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If you have a vagina (or not), you probably know that representations of female pleasure are often… questionable. According to new research, a woman’s orgasm can fit into three different categories.

There has always been a considerable lack of research and education around female pleasure (who among us hasn’t had someone whisper ‘have you come yet’ in our ear after touching your clitoris for two minutes?) So it’s good news that James Pfaus, professor of neuroscience at Charles University in Prague, has been researching the female orgasm.

Over a period of time, researchers asked 54 women to use a Bluetooth-connected vibrator (Lioness) to observe pelvic floor contractions during orgasm. The sex toy included two sensors on its sides to analyse and collect the muscle movements. Thus, they identified that there are different levels of pleasure.

According to Pfaus’ research, when the volunteers climaxed, they showed three patterns. So they pigeonholed the orgasm into three categories (although there could be more): a wave, a volcano or an avalanche. The names correspond to the ways in which “pelvic floor movements appear during the preparation for orgasm and the release of tension at orgasm”.

The wave is the most common type of orgasm where women experience “successive ripples or contractions of tension and release”. The volcano, as the name suggests, is more explosive: “it presents a lower tension, but then explodes and releases during orgasm”. An avalanche orgasm “has a higher tension in the pelvic floor that decreases during orgasm”.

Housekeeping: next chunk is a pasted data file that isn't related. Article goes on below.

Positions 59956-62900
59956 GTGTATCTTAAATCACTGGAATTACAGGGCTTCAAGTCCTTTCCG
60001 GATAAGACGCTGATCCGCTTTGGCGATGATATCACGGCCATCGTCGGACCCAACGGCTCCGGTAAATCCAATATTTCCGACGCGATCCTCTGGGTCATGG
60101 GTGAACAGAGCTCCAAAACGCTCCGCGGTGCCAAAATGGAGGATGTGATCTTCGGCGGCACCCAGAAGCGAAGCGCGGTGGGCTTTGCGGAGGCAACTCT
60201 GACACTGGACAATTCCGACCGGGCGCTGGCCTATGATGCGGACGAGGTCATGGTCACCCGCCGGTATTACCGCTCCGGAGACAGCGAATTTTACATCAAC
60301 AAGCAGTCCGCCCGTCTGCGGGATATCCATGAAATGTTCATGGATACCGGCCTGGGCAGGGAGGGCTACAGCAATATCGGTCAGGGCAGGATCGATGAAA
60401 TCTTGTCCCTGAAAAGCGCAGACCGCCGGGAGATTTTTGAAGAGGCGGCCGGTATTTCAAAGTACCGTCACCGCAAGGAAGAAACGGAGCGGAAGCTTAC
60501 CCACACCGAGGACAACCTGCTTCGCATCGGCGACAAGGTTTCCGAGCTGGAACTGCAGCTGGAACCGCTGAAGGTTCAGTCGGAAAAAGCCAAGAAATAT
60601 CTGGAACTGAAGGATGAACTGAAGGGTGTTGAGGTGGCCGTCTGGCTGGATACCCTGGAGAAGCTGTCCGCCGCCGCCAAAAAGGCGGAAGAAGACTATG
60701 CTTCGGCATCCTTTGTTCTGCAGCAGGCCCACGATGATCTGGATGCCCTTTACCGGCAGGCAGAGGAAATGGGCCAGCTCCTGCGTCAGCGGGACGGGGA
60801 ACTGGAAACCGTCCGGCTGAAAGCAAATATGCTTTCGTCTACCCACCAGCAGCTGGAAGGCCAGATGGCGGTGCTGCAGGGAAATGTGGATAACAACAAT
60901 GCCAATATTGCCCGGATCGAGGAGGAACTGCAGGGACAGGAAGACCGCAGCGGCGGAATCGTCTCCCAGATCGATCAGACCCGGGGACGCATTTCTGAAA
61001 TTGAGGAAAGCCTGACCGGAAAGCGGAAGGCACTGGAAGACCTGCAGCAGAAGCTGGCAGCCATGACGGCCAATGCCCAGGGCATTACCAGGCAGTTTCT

After analysing the data, they found that almost 50 per cent of the women (26) had ‘wave’ orgasms, while 17 had ‘avalanches’ and 11 had ‘volcanoes’. Now, Pfaus and her team want to explore this further. “We are doing a long-term study of women using Lioness to see how these different patterns are subjectively experienced as orgasms, as levels of pleasure, where the stimulation that induces them largely comes from.” 

Essential research, as more research and education on female pleasure is desperately needed. A recent survey by YouGov, a company specialising in market research through online methods, concluded that 31% of men could not correctly identify where the clitoris was. The Pfaus study is certainly a good start.

Now… Do you know what age you’re going to have the best sex?